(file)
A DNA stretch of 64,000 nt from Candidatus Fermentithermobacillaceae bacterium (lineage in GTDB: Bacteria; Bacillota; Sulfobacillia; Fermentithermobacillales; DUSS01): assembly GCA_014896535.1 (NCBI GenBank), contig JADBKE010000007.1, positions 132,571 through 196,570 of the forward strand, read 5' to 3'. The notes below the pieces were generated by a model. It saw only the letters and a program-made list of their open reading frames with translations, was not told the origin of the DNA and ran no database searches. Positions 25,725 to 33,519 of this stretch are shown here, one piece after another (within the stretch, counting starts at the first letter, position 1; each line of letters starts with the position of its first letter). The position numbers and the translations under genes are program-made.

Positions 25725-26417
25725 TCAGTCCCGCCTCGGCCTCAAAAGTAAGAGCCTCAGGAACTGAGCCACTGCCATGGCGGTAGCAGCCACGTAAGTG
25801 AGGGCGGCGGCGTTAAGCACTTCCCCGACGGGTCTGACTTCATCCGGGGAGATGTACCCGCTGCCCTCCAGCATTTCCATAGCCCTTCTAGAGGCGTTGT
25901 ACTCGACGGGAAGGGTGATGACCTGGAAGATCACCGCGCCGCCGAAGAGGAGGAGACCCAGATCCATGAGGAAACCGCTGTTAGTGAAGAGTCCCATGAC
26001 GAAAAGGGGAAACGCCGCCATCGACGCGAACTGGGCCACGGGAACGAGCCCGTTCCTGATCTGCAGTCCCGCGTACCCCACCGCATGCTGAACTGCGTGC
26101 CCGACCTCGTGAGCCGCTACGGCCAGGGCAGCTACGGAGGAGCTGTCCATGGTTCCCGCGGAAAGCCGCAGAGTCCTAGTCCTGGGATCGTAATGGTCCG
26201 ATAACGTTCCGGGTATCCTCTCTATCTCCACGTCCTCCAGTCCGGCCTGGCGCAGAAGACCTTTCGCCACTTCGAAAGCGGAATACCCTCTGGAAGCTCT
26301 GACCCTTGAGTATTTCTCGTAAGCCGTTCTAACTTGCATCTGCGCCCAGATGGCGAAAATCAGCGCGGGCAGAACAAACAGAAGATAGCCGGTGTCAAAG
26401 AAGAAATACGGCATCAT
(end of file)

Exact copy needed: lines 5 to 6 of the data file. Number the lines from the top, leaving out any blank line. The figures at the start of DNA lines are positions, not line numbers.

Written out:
25901 ACTCGACGGGAAGGGTGATGACCTGGAAGATCACCGCGCCGCCGAAGAGGAGGAGACCCAGATCCATGAGGAAACCGCTGTTAGTGAAGAGTCCCATGAC
26001 GAAAAGGGGAAACGCCGCCATCGACGCGAACTGGGCCACGGGAACGAGCCCGTTCCTGATCTGCAGTCCCGCGTACCCCACCGCATGCTGAACTGCGTGC